Japanese stocks remain a buy

Japan’s Nikkei stock index leapt by 57% last year, but so far this year it has been one of the developed world’s worst performers. It lost around 10% in the first quarter.

Foreign investors, who account for most of the market’s trading volume, have been unnerved both by events abroad and by this week’s increase in Japan’s consumption tax.

This tax, equivalent to VAT, was last raised in 1997. It is now going up from 5% to 8%. The idea is to raise an extra 1% of GDP in taxes, and start making a dent in Japan’s annual overspend – important given the country’s overall public debt pile of 240% of GDP.

But the fear is that this could choke off Japan’s recovery and cause another recession, as the last hike is thought to have done in 1997.

Yet “a rerun of 1997 does not seem terribly likely”, as the FT’s Lex pointed out. Back then the real culprit was corporate confidence, not consumers’ mood. It was only as companies collapsed, exposing “wobbly banks”, that consumers pulled back.

The Asian crisis of 1997 hardly helped. Today, banks are fixed and firms have paid off their debts. Indeed, half the companies in the wider market hold net cash.

Also, back in 1997 unemployment was rising, hardly good for consumer spending, whereas today it is at a fresh low of 3.6%. Meanwhile, the ratio of jobs to applicants has hit a new high of 1.05, which should lead to wage rises as companies compete for scarce staff.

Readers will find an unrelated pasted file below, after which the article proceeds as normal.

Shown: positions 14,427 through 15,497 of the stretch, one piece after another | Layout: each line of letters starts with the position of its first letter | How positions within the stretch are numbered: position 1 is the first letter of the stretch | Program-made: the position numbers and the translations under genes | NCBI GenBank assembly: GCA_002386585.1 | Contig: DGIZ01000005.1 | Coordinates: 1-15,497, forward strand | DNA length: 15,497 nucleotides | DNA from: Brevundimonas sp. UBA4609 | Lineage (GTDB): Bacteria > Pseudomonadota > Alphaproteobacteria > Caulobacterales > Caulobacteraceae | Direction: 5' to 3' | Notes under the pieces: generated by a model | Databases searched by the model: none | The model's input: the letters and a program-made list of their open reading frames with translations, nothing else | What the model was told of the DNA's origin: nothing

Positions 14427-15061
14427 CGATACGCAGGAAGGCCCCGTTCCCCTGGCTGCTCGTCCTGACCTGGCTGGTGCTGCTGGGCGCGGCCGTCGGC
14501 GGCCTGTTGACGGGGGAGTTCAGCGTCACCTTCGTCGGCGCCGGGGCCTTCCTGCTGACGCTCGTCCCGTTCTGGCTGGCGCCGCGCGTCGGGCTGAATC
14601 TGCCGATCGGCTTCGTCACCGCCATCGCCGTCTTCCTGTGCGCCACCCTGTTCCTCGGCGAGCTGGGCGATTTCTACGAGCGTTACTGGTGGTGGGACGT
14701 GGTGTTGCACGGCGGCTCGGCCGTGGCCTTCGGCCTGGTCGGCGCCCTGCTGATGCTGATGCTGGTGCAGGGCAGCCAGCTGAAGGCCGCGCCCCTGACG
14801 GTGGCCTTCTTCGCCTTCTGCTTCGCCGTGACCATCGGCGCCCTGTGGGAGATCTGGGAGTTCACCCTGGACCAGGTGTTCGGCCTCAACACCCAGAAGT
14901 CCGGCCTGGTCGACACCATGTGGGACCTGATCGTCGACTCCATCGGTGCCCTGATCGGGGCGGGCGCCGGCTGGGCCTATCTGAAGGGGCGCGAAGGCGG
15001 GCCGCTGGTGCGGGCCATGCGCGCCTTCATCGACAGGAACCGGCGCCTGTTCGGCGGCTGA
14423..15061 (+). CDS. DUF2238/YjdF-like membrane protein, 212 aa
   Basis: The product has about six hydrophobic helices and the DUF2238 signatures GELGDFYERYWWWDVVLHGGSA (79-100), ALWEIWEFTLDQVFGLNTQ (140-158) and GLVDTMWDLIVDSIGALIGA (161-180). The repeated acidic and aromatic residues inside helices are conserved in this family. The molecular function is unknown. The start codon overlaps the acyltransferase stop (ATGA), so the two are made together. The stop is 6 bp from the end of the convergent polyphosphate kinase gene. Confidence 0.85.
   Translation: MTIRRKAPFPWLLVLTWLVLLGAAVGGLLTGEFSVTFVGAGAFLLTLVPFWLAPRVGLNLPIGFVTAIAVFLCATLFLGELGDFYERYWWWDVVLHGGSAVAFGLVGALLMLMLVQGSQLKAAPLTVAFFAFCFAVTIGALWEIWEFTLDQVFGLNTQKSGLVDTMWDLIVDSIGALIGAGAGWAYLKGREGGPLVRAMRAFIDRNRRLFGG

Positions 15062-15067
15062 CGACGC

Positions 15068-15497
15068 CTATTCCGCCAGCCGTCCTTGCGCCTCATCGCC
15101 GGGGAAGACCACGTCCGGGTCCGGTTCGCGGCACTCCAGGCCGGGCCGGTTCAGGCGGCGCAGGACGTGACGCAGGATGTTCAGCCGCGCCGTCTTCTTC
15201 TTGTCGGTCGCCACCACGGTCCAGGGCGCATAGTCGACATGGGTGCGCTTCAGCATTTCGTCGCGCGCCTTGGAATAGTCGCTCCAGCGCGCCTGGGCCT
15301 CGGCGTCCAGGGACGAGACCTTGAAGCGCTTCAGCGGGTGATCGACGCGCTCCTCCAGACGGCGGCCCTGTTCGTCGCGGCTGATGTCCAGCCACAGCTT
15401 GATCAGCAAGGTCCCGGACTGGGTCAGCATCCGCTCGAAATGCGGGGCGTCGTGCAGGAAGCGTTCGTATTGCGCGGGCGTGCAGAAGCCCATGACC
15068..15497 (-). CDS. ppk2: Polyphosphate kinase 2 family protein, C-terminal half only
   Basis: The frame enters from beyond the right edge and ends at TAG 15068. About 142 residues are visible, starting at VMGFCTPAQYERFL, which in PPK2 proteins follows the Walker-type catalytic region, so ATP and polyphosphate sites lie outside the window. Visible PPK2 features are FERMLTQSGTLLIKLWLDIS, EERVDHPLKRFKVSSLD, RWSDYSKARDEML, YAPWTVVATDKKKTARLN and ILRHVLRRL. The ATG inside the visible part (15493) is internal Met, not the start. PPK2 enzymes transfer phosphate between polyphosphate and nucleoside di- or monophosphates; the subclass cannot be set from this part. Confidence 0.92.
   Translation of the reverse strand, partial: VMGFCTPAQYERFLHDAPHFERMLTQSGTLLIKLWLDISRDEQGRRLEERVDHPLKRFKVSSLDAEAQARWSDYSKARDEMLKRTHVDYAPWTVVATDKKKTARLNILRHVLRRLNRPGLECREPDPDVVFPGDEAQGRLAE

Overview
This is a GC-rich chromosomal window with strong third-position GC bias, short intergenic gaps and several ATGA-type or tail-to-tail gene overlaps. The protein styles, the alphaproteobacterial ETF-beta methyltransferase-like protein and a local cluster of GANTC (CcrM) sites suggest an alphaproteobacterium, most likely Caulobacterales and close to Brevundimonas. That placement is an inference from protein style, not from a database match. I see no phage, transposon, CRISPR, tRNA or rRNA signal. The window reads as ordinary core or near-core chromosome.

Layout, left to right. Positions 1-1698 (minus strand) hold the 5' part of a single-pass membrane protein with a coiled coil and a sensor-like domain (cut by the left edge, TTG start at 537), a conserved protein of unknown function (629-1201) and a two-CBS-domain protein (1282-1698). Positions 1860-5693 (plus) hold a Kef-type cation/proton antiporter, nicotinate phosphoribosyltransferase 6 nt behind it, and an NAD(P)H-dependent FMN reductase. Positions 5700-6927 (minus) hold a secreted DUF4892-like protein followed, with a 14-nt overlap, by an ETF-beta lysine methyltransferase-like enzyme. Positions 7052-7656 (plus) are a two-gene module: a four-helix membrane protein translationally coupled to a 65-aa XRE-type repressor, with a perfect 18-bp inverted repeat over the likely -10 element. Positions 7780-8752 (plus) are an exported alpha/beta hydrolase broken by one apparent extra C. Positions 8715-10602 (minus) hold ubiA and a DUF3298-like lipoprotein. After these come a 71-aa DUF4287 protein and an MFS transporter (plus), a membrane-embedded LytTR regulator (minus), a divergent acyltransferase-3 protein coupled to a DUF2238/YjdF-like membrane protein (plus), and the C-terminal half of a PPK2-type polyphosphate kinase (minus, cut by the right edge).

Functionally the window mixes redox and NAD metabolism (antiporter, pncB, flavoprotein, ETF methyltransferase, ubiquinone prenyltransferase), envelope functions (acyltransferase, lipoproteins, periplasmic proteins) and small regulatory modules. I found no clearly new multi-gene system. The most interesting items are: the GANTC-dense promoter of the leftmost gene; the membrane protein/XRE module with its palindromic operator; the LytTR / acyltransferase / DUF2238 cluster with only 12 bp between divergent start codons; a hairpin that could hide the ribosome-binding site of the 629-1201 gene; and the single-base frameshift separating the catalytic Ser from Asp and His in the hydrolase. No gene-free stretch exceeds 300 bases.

Nikkei 225 price chartAll told, the sales tax hike may well trigger a drop in demand across the economy. Japan’s GDP may even shrink in the second quarter. But growth is expected to rebound in the third quarter.

Investors are also awaiting reforms to raise the economy’s long-term growth rate. These include liberalising the labour market and deregulating cosseted sectors, such as health care and agriculture. These reforms should be announced by the summer.

In the meantime, it’s good news that the ‘special economic zones’ which will spearhead the reforms cover an area of Japan worth 40% of GDP, says Aaron Back in The Wall Street Journal.

That’s a good sign: around a decade ago, the last time such zones were put in place to showcase big changes, they were “tiny”. Throw in cheap valuations and the Bank of Japan’s willingness to print more money to prop up the stock market, and Japan remains a buy.

66% off newsstand price

12 issues (and much more) for just £12

That’s right. We’ll give you 12 issues of MoneyWeek magazine, complete access to our exclusive web articles, our latest wealth building reports and videos as well as our subscriber-only email… for just £12.

That’s just £1 per week for Britain’s best-selling financial magazine.

Click here to take advantage of our offer

Britain is leaving the European Union. Donald Trump is reducing America’s role in global markets. Both will have profound consequences for you as an investor.

MoneyWeek analyses the critical issues facing British investors on a weekly basis. And, unlike other publications, we provide you with the solutions to help you turn a situation to your financial advantage.

Take up our offer today, and we’ll send you three of our most important investment reports:

All three of these reports are yours when you take up our 12 issues for £12 offer today.

MoneyWeek has been advising private British investors on what to do with their money since 2000. Our calls over that period have enabled our readers to both make and save a great deal of money – hence our position as the UK’s most-trusted investment publication.

Click here to subscribe for just £12